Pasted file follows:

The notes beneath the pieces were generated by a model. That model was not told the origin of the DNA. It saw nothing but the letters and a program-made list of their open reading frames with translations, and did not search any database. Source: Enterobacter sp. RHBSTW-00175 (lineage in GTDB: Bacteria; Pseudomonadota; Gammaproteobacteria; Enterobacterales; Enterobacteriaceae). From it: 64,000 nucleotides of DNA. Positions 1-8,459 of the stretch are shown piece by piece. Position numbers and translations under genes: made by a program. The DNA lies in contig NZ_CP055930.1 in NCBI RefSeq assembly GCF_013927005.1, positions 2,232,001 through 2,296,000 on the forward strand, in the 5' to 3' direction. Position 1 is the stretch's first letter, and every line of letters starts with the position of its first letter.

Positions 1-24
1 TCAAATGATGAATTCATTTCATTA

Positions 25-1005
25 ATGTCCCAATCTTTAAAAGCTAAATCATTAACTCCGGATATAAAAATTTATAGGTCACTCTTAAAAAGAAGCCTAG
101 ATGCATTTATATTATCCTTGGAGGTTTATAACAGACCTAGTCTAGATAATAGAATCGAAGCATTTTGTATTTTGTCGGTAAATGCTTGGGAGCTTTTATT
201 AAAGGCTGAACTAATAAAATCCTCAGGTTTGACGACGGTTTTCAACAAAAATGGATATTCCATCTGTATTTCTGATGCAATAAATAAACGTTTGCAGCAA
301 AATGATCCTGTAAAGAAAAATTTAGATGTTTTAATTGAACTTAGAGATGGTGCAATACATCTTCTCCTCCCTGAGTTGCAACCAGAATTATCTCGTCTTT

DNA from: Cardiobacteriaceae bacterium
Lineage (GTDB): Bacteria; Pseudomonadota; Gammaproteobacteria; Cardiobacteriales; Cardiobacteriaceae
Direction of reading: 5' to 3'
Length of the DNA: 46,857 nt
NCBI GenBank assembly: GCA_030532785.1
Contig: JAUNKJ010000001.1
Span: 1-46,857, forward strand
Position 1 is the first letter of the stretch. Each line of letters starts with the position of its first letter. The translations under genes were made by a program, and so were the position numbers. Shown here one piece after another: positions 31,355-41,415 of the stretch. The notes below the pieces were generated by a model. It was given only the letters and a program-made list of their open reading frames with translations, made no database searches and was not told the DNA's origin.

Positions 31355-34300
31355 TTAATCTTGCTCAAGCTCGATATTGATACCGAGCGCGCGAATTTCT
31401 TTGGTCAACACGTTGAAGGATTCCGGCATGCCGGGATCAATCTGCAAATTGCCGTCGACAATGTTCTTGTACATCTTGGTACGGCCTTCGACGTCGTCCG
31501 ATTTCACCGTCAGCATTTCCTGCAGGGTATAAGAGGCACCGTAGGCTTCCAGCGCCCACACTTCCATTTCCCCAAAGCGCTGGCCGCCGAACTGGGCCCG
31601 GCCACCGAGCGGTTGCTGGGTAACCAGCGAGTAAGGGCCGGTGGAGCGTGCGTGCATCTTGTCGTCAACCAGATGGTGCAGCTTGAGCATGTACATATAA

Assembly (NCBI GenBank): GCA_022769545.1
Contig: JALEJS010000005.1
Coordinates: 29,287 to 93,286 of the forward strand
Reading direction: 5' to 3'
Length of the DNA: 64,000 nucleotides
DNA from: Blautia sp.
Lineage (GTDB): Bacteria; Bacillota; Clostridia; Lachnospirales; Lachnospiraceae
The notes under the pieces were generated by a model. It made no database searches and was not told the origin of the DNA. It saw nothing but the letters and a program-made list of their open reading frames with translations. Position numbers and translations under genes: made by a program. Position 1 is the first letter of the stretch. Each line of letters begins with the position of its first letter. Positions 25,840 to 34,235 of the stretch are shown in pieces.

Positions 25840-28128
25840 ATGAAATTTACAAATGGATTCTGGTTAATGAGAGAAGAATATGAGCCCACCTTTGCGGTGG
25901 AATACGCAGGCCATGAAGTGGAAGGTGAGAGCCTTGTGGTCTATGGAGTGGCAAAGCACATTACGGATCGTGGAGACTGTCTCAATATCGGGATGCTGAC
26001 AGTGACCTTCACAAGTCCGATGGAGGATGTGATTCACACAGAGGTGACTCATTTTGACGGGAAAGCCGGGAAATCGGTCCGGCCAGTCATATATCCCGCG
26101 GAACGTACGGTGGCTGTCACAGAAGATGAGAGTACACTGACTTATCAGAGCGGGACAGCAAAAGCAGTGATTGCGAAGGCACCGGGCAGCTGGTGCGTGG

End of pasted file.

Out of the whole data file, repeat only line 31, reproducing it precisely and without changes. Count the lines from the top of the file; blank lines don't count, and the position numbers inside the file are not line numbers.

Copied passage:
25840 ATGAAATTTACAAATGGATTCTGGTTAATGAGAGAAGAATATGAGCCCACCTTTGCGGTGG